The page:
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Announcing AcWriMo 2013

acwrimo1-01It’s time to get planning your Academic Writing Month (AcWriMo) tasks for November 2013!

AcWriMo is a month-long academic write-a-thon that happens every November. It’s inspired by the amazing NaNoWriMo (National Novel Writing Month) but caters to the specific needs of academic writers at all stages of their career (from undergrads to the most distinguished of professors). It’s hosted by us – PhD2Published – and throughout the month we run dedicated posts about academic writing and share literally thousands of tips via Twitter.

The idea is that you set yourself a writerly goal and get stuck in with all the information, advice and support you’ll get from others taking part. The month helps us:

1)     Think about how we write,

2)     Form a valuable support network for our writing practice,

3)     Build better habits for the future,

4)     And maybe – just maybe – get more done in less time!

And if you can get a lot done in November – a busy time for us academics all over – think how easy it’ll be to get writing done the rest of the year!

So here’s how you get involved….

There are 6 basic rules:

1. Decide on your goal. You might count words, hours put in or projects achieved – it’s up to you. But try and push yourself a bit. (And if you need help counting our PhDometer app – the proceeds from which help fund this month-long writing extravaganza – was designed for just that!)

2. Declare it! Basically, just sign up on the AcWriMo 2013 Writing Accountability Spreadsheet and fill in the sections on what you’d like to achieve by the end of the month. Being accountable is key to this working for you. You need to feel a bit of pressure to get the work done. So sign up and add your goals as soon as you can.

3. Draft a strategy. Don’t start AcWriMo without doing a bit of planning and preparation. Get some reading done, carve out time slots in your schedule to dedicate to writing, even buy your favourite coffee. Sort out whatever you’ll need to write, and get it done now, there won’t be time when November comes around.

4. Discuss your progress. OK so being on Twitter and Facebook with us all day isn’t acceptable – you’ve got work to do – but checking-in at certain times is really important! We want to know how you’re getting on? What is working for you and what isn’t? Do you need help? Do you want to share a writing triumph? (You’ll find most discussion about AcWriMo on Twitter using the #AcWriMo hashtag, but if Facebook is more your thing, go there. Or use your own blog to keep in touch. You can even write little updates you want to share in the spreadsheet.)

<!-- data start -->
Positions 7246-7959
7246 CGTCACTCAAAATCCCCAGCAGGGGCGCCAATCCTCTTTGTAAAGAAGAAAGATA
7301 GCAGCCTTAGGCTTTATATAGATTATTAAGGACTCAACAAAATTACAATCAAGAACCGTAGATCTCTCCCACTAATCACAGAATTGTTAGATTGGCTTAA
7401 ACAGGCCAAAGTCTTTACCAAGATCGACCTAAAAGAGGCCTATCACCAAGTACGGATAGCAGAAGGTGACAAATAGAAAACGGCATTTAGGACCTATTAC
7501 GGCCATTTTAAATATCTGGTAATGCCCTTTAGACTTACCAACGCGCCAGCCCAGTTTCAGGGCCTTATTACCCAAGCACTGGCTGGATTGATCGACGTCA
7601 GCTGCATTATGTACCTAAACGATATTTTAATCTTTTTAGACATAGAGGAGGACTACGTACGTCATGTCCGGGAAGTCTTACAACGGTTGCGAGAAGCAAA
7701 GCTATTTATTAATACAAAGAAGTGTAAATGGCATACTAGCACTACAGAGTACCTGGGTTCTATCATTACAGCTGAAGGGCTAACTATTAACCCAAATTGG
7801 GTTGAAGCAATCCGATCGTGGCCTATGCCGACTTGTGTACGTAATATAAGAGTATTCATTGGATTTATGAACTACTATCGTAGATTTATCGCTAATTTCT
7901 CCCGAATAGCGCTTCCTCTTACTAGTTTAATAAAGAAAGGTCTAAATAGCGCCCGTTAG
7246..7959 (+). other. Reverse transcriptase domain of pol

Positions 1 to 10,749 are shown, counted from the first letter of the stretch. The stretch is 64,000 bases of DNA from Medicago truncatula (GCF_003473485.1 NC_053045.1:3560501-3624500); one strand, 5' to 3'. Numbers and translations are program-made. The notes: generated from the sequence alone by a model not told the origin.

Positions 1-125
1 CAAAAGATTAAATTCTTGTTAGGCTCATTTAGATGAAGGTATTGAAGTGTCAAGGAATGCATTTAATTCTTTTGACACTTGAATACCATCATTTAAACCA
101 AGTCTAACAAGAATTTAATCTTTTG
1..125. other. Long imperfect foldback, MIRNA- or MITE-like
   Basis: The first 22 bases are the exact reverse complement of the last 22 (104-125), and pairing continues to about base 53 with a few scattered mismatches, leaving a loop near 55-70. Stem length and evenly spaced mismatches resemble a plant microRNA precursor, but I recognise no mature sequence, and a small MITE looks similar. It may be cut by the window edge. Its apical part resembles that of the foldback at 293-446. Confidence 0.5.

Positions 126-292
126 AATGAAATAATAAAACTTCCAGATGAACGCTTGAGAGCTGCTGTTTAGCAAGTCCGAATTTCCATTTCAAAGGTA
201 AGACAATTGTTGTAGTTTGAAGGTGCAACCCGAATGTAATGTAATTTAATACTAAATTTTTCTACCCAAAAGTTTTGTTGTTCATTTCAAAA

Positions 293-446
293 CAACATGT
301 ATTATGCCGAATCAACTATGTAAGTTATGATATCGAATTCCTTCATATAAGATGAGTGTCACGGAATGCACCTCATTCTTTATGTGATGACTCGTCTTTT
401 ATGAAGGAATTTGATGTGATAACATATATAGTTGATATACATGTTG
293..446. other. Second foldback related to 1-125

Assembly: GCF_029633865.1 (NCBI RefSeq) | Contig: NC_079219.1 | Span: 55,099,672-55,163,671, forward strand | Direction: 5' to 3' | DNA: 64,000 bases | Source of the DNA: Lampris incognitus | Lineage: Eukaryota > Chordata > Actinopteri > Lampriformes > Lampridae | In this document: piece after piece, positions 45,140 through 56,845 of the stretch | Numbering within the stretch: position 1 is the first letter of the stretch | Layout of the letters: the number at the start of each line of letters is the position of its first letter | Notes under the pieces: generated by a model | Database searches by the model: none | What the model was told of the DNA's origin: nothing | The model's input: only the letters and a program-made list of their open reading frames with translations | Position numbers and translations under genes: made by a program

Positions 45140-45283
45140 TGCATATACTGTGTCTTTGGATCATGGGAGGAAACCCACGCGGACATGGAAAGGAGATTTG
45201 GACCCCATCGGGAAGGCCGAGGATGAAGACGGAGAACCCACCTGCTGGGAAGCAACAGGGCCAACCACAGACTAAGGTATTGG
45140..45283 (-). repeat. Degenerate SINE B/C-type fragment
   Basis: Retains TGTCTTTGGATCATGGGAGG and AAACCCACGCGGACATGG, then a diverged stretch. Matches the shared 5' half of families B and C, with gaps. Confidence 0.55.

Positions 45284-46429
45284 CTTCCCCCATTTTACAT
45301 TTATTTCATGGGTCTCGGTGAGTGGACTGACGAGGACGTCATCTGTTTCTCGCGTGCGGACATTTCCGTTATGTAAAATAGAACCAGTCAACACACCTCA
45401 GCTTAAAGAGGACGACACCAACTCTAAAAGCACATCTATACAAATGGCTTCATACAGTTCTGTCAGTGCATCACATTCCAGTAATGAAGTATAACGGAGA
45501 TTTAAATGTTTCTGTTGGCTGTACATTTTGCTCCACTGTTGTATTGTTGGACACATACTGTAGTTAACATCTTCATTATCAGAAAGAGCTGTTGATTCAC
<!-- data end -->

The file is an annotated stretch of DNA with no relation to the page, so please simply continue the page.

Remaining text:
5. Don’t slack off. As participant Bettina said of the first AcWriMo, you must ‘write like there’s no December!’ If you push yourself, you’ll quickly discover the tips and techniques that work best for YOU and that’ll save you even more time in the long-run.

6. Declare your results. It’s great to use the spreadsheet everyday (or as often as you can) to chart how you’re getting on, but even if you can’t do that, you MUST announce your results at the end of the month. Our writing community benefits not only from sharing in your achievements, but knowing what didn’t work and being reminded that, at the end of the day, we’re all human!

Last year, AcWriMo go so big that we’ve had to change things up a bit for 2013. We’re now excitedly presenting a team of AcWriMoAmbassadors who’ll all be on hand to help you and cheer you on throughout the month! They include:

Anna Tarrant, Charlotte Frost, Eljee Javier, Ingrid Marais, Jennifer Lim, Jodi Campbell, Linda Levitt, Lorry Perez, Melanie Boeckmann, Nadine Levy, PhDForum, Rachael Cayley, Sarah Rowe, Virginia Yonkers

There’s lots on the way, it’s going to be the biggest and best AcWriMo yet!

  1. I’m in! Hopefully this will provide a dissertation-themed kick, like NaNo does for novelling. Thanks for starting this initiative.

    Take care,


  2. Although Nov will be very busy at work, I love this idea so I’ve added my goals to the spreadsheet to finish 2 articles and follow up an offer to turn my successful PhD thesis into a book readable for the public by pulling together the necessary first chapter and an outline. OK now that’s seriously insane! I’m not a social media person (who has time??) but will check back here through the month.

    Can I be the first to offer a tip for the thesis writers that I found very helpful? When writing mine last year I left some spare space on some pages, by pushing sections to the next page leaving 2-3 lines here and there, or a bit of extra space after graphs and figures. That came in REALLY HANDY after examination when I had to make a few minor changes (mostly small additions, a sentence here and there). Having spare space meant minimal disruption to pages and so the index, page numbers for figures etc stayed intact. It meant I got these tweaks done in a weekend without having to go through and re-check all of that and was ready to send it back to my supervisor and then it passed speedily! Hold on to that goal of seeing it all finally bound, it’s very precious! Good luck all!

  3. Thank you very much for sharing and yes, do keep us updated in the comments on here. As for social media in general, you’re right it is an extra time-strain but it’s worth checking in with the #acwrimo hashtag on Twitter – even if you just do the occasional search and read a few tweets – because we share A LOT of information on there. We use Twitter because in many ways its the least draining time-wise. But if that’s too much, we do create Storify summaries of a lot of Twitter goodness and post it on this website.

  4. Count me in! Just wrote a blog post about it, in fact.

    Thanks, AcWriMoAmbassadors! November is going to be awesome.

  5. I’m in too, if a couple days late. I plan to write until my fingertips are bloody!


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